Thursday, July 13, 2006

Al Gore Goes to Bentonville

The parade of environmental luminaries to the world headquarters of Wal-Mart continues in earnest, with former VP Al Gore spending yesterday in Bentonville screening An Inconvenient Truth and talking to executives, employees, suppliers and outside environmental experts. Gore got a warm reception, and responded in kind:
Former Vice President Al Gore on Wednesday praised Wal-Mart for a newfound focus on environmental sustainability, saying the retailer showed there is no conflict between the environment and the economy.

"I believe that this kind of commitment is so important that the rest of the world is likely to be listening and learning," Gore told an auditorium of more than 800 Wal-Mart employees, suppliers and outside experts who are advising the company. ...

Gore spoke after screening his anti-global-warming documentary An Inconvenient Truth. He received a standing ovation and cheers from the audience.

Gore said some people questioned whether Wal-Mart was serious about the environment, then added: "Have you ever know Wal-Mart not to follow through on a big commitment of this kind? I have not."

Gore said Scott had recognized not just the danger of global warming and a moral obligation to act, but also a business opportunity in innovation.

"The message from Wal-Mart today to the rest of the business community is, there need not be any conflict between the environment and the economy. We will find the way not only to reconcile (those), but to find new profits and new opportunities as we do the right thing," Gore said.
Were Gore making another run for the Presidency (and I really don't think he is), I definitely would've filtered his comments through that fact. As a full-time advocate for addressing climate change, though, Gore's praise of Wal-Mart's recent announcements of movements towards doing business more sustainably (and I'm definitely qualifying there) transfers a lot of credibility to the company for its efforts. He hasn't pulled his punches lately, so complimenting the company in this fashion ultimately raises the stakes for Wal-Mart, as their commitments are that much more public now, and they owe one more person of high standing in the environmental community for offering his support. The ENN article I found also quotes Chris Kofinis from Wake Up Wal-Mart on the company's labor practices, and I'm glad to see that journalists aren't giving the mega-company a pass on these issues while featuring praise of its movement towards greener practices in operations and procurement.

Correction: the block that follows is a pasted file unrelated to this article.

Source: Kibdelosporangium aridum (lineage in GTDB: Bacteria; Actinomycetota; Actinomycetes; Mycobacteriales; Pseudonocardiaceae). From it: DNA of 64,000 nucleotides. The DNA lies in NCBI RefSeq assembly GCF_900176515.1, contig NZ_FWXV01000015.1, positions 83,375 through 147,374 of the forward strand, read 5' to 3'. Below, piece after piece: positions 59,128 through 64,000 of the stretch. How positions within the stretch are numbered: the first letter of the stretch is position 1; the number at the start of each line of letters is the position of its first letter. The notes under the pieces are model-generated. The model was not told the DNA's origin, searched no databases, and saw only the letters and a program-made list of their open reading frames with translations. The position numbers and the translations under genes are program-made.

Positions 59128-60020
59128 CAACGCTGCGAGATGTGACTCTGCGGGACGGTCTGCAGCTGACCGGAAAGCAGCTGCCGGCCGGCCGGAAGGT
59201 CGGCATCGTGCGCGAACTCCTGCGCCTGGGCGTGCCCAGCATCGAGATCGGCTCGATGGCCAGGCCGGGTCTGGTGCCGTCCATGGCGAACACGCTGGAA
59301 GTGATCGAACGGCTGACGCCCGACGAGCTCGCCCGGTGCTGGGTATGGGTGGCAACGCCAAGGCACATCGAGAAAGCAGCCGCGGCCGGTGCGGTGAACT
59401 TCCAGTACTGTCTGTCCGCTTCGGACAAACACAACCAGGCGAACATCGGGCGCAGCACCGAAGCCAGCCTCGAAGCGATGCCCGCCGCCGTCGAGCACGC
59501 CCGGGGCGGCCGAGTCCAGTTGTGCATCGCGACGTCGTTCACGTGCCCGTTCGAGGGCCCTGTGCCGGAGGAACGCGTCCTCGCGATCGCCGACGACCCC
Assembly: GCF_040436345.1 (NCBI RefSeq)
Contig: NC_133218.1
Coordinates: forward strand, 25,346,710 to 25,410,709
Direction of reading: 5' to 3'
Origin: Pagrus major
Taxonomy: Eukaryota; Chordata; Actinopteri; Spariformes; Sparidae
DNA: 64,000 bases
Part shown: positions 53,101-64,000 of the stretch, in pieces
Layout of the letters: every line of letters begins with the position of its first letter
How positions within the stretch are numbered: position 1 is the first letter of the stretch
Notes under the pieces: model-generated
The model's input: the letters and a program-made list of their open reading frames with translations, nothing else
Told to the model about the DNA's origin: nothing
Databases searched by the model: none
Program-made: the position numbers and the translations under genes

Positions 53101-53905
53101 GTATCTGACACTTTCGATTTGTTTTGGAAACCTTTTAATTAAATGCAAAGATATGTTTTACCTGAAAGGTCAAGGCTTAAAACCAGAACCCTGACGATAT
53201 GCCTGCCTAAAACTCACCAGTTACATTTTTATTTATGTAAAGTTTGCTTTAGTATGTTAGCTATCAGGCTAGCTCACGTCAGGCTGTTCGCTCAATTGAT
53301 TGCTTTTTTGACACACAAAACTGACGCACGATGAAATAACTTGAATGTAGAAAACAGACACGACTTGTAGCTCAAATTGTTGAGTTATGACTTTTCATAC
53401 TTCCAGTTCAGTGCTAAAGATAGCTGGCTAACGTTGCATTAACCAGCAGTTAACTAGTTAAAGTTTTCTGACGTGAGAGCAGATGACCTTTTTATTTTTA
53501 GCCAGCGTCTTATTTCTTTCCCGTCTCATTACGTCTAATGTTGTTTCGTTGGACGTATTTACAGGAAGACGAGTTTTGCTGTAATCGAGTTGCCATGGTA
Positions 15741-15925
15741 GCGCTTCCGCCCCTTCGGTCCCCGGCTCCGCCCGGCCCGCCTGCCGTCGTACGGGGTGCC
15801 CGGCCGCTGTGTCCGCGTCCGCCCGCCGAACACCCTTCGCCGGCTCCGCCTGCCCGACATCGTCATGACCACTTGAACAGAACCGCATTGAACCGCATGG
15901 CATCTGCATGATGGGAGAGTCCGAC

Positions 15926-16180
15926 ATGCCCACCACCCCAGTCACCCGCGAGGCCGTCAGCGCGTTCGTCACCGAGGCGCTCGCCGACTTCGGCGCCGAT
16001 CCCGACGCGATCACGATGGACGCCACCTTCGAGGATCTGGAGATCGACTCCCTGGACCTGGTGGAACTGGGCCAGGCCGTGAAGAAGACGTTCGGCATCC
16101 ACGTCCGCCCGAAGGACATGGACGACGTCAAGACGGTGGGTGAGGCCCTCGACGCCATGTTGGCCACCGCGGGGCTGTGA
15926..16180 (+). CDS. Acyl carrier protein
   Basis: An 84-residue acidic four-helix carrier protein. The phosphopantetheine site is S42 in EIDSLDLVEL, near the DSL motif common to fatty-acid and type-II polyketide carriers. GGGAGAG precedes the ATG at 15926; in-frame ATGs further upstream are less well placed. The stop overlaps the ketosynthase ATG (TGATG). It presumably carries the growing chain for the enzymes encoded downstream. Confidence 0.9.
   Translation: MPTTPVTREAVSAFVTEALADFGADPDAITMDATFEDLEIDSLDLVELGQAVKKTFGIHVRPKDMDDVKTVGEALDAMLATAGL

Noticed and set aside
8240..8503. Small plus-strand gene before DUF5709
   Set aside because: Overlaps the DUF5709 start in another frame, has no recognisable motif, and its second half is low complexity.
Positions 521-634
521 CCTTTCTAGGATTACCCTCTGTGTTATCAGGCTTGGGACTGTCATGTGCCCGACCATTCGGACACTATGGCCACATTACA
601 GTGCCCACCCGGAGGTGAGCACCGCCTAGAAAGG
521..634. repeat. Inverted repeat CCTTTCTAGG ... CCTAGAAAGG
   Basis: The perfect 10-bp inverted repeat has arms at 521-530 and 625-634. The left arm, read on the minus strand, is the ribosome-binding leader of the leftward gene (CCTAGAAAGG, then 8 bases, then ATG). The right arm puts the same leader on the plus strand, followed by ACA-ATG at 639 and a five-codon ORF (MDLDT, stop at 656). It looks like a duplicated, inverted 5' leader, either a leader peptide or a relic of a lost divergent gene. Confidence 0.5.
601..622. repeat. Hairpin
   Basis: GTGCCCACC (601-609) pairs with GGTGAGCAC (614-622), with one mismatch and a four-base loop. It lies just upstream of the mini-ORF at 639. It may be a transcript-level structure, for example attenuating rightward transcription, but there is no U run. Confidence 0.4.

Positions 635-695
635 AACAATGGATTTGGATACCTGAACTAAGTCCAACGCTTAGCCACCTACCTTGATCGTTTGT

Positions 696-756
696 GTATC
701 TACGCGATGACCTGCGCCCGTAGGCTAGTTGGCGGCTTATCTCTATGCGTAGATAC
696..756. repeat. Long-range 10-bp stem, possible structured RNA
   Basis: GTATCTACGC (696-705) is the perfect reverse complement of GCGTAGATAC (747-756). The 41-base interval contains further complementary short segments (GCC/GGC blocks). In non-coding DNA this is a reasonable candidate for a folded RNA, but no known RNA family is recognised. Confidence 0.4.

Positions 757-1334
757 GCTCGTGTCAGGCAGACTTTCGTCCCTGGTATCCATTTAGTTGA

At this point, I'm truly intrigued by Wal-Mart. No matter how much I want to shake my finger and mention past sins, I've got to give them credit for so openly promising to take very concrete steps in a specified time frame. We can't give the company a pass on issues of worker pay, benefits and treatment because they're making big moves on environmental practices, but they're big thinking on sustainability gives me just a bit of hope that some of these other issues will be addressed. As I and others have said before, these moves will send big ripples throughout the retail world. Reader Brian Green has been critical of my (and others') singling out Wal-Mart, but I think we've got to -- as the world's biggest retailer, they'll set the agenda one way or the other. If Wal-Mart "wakes up," that gives activists incredible leverage with other retailers.

On a side note, I haven't communicated with anyone from or representing the company in a while -- has anyone heard about their decision on selling Bom Dia Fair Trade coffee in all of their stores? I'm keeping my fingers crossed...

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